The peach, the oh so lovely fruit with only 37 calories, is a perfect summertime snack. Low in saturated fat, cholesterol, and sodium, the health benefits of peaches can bring nutritional heft to a light lunch or low-cal dessert after dinner. Available in both white and yellow varieties, peaches found in the produce aisle are generally freestone, with pits that readily twist away from the fruit. The other primary type of peach, the clingstone, has a pit that clings to the flesh and so is mainly used when canning.
The main punch a peach packs is vitamins. Specifically, a peach boasts 10 different kinds: A, C, E, K and six of the B complex vitamins. Vitamin A and beta carotene helps you achieve optimal vision, while vitamin C is an antioxidant that is helpful to your immune system. Although peaches provide lower levels of vitamins E and K, they reside in significant quantities within the peach. Vitamin E is another antioxidant, while vitamin K is essential to your blood clotting capabilities. Peaches are also a source of thiamin, riboflavin, vitamin B-6, niacin, folate, and pantothenic acid, all valuable nutrients when it comes to your cells and nerves.
Another important benefit associated with peaches is dietary fiber. According to U.S. Department of Agriculture's (USDA) recommendations, an adult woman should try to consume 25 grams and an adult man 38 grams of fiber each day; a peach offers three grams. Essential to easy digestion, fiber prevents constipation and bloating while contributing to colon health. Fiber may also play a role in regulating cholesterol levels and so helps to reduce the risk of heart disease.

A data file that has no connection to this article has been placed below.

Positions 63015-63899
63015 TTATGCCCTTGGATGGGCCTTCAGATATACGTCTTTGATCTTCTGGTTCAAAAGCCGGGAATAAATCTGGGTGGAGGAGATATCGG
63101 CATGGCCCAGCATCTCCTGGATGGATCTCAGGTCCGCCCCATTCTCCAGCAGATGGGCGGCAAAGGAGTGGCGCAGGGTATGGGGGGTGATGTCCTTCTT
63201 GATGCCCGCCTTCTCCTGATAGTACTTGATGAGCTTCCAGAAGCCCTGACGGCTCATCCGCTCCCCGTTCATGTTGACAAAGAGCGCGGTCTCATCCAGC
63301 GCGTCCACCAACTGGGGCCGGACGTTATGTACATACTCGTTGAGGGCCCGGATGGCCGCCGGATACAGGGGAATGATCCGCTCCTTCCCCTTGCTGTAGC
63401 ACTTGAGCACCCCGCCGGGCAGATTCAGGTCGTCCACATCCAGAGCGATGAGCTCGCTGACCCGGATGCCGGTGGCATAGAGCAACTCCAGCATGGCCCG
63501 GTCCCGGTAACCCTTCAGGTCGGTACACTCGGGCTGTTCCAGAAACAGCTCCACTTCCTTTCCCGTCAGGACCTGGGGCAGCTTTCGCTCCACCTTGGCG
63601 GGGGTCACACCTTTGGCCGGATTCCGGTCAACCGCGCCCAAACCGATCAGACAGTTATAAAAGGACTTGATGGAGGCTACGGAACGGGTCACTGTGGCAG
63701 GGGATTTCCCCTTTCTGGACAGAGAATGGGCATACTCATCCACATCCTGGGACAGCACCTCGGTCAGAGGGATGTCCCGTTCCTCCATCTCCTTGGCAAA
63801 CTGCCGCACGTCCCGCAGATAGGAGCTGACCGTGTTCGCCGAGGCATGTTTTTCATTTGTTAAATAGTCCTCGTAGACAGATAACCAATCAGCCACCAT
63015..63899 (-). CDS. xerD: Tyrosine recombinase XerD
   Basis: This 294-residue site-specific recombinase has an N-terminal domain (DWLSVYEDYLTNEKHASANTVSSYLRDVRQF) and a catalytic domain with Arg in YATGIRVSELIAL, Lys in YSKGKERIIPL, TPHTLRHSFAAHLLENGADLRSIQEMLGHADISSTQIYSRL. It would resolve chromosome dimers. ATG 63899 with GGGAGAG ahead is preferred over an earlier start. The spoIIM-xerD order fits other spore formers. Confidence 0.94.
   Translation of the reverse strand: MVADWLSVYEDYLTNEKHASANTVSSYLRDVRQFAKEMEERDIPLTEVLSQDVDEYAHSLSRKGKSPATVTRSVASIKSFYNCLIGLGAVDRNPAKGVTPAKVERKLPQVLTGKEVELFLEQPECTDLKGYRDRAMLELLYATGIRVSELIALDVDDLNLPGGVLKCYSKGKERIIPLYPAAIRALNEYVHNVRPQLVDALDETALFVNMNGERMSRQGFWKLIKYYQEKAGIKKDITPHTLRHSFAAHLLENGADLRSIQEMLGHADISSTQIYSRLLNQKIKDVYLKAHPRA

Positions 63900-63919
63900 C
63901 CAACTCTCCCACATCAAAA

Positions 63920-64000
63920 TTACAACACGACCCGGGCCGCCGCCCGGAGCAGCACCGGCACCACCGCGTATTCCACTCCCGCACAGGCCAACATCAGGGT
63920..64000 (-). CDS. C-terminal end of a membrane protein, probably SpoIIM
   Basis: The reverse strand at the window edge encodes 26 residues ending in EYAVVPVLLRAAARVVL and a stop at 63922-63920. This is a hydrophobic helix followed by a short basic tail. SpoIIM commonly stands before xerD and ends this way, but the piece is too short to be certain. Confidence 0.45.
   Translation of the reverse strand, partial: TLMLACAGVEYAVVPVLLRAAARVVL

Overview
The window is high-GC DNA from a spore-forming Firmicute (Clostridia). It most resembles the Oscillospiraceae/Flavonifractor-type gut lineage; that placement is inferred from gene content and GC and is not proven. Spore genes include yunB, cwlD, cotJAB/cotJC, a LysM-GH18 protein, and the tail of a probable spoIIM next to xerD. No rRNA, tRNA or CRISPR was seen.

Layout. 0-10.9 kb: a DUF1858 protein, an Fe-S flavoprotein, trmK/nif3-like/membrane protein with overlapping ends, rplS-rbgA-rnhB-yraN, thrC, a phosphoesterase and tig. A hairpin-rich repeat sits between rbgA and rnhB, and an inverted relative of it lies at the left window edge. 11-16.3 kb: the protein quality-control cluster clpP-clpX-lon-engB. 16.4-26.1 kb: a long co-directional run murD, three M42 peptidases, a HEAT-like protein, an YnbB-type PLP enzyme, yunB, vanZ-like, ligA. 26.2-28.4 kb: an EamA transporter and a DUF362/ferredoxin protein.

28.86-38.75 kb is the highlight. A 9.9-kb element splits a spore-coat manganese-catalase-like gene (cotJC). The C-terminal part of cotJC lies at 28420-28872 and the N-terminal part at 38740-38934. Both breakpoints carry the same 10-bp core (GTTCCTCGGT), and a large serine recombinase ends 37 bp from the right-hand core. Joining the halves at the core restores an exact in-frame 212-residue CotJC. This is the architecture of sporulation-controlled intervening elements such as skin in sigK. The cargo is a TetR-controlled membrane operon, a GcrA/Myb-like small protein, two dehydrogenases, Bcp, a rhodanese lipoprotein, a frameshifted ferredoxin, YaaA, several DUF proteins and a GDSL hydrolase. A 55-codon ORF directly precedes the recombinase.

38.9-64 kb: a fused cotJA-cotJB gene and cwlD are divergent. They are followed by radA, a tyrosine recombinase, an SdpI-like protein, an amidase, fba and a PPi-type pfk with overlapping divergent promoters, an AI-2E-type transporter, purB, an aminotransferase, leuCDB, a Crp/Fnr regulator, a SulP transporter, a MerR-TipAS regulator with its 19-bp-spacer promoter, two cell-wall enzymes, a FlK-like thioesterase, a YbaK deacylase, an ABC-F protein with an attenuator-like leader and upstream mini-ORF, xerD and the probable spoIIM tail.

Unfortunately, we consume many toxins every day with each bite of our daily meals, harming our kidneys. Peaches contain high amounts of potassium, which can reduce kidney-related diseases while lessening the risk of ulcers. Peaches also provide some magnesium, phosphorus, zinc, copper, manganese, iron, and calcium. These additional minerals protect and support your red blood cells, nervous system, and bones.
According to studies by Texas AgriLife Research, compounds in stone fruits could be a weapon against "metabolic syndrome," in which obesity and inflammation lead to serious health issues, according to Dr. Luis Cisneros-Zevallos, AgriLife Research food scientist.
"Our studies have shown that stone fruits-peaches, plums and nectarines-have bioactive compounds that can potentially fight the syndrome," Cisneros-Zevallos told AgriLife Today. "Our work indicates that phenolic compounds present in these fruits have anti-obesity, anti-inflammatory and anti-diabetic properties in different cell lines and may also reduce the oxidation of bad cholesterol LDL which is associated to cardiovascular disease."
Tree of Life
Historians believe peaches originated in China where they were first mentioned in writings dating back to the 10th century. The peach has special significance in Chinese culture: the peach tree is considered to be the tree of life while fruits of the mighty tree are symbols of immortality and unity. In fact, peach blossoms are carried by Chinese brides.
From China, the Persians (now Iranians) introduced the fruit to the Romans who received the "Persian apple" (as they translated the name into their language, Latin) with delight and later introduced the fruit to Europe by Alexander the Great. Columbus brought peach trees to America on his second and third voyages and other Spanish explorers have been credited with bringing the peach to South America. The French introduced them to Louisiana while the English brought them to their Jamestown and Massachusetts colonies. During Queen Victoria's reign, no meal was complete, historians claim, without a fresh peach presented in a fancy cotton napkin.
Italy is the main exporter of peaches in the European Union while California grows more than 50 percent of the total number in the U.S. Meanwhile, Georgia, with 40-plus varieties, is known as the Peach State and produces over 130 million lbs. of the official state fruit between mid-May and mid-August.
To this day, China remains the largest producer of peaches in the world.